Art "is how we pray to one another."
Tom Spurgeon believed in comics. He believed in art. He believed in the artists.
Remembering Tom Spurgeon, December 16, 1968 - November 13th, 2019
Ten days before he died, Tom Spurgeon posted to his site Comics Reporter, celebrating his 15th anniversary. He notes that the anniversary was sometime the previous October and that he had missed it. Douglas Wolk in his excellent obituary of Tom put CR’s launch date as October 11, 2004. Now Tom had survived serious health issues in the last 10 years of his life that he very publicly talked about and that shaped his work after 2011. Just through his writing at The Comics Reporter, I’m not too sure if there is anyone who cared more about comics and the people who created them.
Especially the people who created them.
On November 3rd, Tom remembered and briefly celebrated the 15th anniversary of his site.
On November 13th, Tom passed away.
In that anniversary post which ended up being one of the last reflective things that he wrote at the site, Tom snuck in a small line toward the end of it that has stuck in my mind ever since I read it.
“I'm in awe of people who make art. It's how we pray to one another.”
Tom believed in comics. He believed in art. He believed in the artists.
By saying that art is “how we pray to one another,” Tom changed the way that I think about comics. Art is something that we all experience, either as a diversion, as a hobby, or as life itself. The possibilities are endless but Spurgeon, in that quick, almost off-handed remark, shows comics as a much bigger communal experience that we can understand. It’s more than the comic shops, the conventions, the websites, and the social media. Prayer typically is thought of as a communal experience to a larger power, a god or a spirit. It’s a calling to a power higher than us.
Two years ago, Tom saw art (and by extension, comics) as the way that we commune with each other. It allows us to praise, lament, grieve, rage, uplift, and even argue with each other. It’s an almost worshipful experience where we’re led by the likes of Steve Ditko (and I wonder what he’d think about that,) Lynda Barry, Charles Schulz, Chris Ware, and so many more. Art is communication but it’s so much more.
Tom had this way of thinking and writing about comics that brought out the best in all of us. This view of art as prayer puts his entire life in perspective. When you look at his body of work, from The Comics Journal to The Comics Reporter, through to the Cartoon Crossroad Columbus comic festival, you can see a life lived in prayer towards the art and the artists that he lived, breathed, and loved.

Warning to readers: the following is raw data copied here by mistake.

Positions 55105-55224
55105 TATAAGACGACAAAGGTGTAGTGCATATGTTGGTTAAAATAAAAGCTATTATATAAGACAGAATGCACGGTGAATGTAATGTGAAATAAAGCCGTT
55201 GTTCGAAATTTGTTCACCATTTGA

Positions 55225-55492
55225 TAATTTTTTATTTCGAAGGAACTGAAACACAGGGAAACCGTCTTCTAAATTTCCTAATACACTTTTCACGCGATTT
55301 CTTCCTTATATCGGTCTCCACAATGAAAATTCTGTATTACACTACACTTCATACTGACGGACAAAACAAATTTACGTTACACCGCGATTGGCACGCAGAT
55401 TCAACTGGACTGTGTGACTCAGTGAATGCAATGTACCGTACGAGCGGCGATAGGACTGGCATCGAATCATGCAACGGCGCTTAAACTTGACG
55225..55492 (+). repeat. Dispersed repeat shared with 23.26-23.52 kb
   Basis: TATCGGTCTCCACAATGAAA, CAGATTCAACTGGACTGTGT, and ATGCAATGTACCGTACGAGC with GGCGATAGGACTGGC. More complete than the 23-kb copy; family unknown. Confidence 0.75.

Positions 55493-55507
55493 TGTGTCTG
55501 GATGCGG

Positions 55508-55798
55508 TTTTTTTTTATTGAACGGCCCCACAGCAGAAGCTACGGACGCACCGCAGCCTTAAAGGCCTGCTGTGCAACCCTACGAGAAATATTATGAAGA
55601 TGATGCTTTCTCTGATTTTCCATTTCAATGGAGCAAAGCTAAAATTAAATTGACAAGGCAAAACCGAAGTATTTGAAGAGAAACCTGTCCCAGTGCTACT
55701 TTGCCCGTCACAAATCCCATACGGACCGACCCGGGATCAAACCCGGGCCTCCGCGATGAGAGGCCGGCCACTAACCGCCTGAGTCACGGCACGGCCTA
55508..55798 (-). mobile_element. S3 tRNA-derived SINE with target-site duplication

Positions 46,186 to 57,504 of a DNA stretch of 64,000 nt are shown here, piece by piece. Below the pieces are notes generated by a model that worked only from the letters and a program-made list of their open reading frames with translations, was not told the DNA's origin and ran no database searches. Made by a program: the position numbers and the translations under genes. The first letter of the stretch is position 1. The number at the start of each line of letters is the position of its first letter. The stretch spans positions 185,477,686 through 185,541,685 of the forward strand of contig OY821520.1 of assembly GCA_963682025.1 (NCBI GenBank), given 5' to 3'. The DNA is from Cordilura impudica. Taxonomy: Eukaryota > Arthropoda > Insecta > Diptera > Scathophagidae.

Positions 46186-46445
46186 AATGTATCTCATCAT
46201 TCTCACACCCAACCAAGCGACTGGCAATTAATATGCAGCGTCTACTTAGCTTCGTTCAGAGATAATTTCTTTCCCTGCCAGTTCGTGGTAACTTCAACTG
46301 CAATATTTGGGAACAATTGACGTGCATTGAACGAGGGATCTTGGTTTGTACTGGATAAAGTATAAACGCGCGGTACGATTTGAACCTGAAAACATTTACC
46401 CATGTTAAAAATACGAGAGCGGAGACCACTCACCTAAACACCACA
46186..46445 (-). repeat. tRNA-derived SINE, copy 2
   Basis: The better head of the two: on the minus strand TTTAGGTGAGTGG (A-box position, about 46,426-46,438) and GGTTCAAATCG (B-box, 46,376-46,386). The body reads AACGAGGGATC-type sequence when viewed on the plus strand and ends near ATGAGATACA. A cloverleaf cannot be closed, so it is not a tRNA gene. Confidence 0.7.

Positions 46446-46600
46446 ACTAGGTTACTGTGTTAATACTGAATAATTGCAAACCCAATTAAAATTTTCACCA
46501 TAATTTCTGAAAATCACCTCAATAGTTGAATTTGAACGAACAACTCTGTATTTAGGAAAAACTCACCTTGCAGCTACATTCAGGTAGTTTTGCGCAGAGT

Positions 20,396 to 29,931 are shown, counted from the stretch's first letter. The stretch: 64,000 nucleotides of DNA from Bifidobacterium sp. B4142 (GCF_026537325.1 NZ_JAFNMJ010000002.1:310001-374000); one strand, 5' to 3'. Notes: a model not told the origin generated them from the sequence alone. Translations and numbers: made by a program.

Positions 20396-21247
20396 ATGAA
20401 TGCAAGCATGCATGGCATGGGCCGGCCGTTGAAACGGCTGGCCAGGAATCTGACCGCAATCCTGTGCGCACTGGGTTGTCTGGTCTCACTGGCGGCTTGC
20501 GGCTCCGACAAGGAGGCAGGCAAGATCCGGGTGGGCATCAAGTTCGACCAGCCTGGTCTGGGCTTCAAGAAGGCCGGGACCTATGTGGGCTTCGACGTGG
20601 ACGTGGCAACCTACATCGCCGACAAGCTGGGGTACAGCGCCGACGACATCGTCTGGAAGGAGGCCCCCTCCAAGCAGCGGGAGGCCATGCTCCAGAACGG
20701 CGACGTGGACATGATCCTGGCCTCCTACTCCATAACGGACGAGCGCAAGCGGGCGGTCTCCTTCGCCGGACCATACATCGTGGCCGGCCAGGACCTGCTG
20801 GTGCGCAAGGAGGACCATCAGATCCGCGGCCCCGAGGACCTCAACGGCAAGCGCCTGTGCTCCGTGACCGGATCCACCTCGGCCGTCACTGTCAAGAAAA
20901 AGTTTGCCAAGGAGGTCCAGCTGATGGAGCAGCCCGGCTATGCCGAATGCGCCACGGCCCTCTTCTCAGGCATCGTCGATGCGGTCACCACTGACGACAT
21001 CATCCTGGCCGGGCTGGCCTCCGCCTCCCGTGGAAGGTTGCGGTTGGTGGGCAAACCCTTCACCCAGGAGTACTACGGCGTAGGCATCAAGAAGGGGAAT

Tom’s statement has changed the way that I look at art but I’m still processing how. He had that effect on people or at least on me. In 2015, I got to see him at CAKE, hosting a panel with Jaime Hernandez. Hernandez was drawing and his image was being projected on the wall behind him with an old-fashioned light & mirror projector. I don’t remember much of the specifics of the discussion but Hernandez and Spurgeon obviously had a great time just talking about the comics that Jaime and his brothers had loved as kids. I think I sat on a counter in the back of the room because I had decided late to actually go to that panel instead of just walking the floor. But listening to Tom, you could hear the awe and respect that he had not just for Jaime but for the act of creating his art.
Art is how we pray to one another.
I still miss the daily check-ins on The Comics Reporter, whether it was to see whose birthday it was or just to see what comics Tom would have picked up on a Wednesday if he had hit a comic shop. It was always a thrill and an honor to have Tom link to something that I had written. But it was also huge to see and read other pieces that he linked to because if he did, you know that the piece had something to say. And there’s one piece of writing advice that Tom dropped-- I’m not too sure if it was on CR or on Twitter-- that still whispers regularly in the back of my mind. In essence, it was if you make a statement about a comic in the first paragraph of a piece, make sure that you support that statement in the rest of the piece. You can see a lot of writers about comics who don’t know how to say anything other than “here’s a plot summary and I liked the book.”
Mostly, I miss Tom just casually tossing off ideas like art is how we pray to one another, just putting the idea out there and almost waiting for others to pick it up. When he was on Twitter, that’s a lot of what his feed was, oneliners and tossed off notions like he was focus-group testing them to see what stuck. Two years later and art is how we pray to each other has stuck with me and it’s still something that I think about regularly and try to better understand.
Thanks a lot, Tom.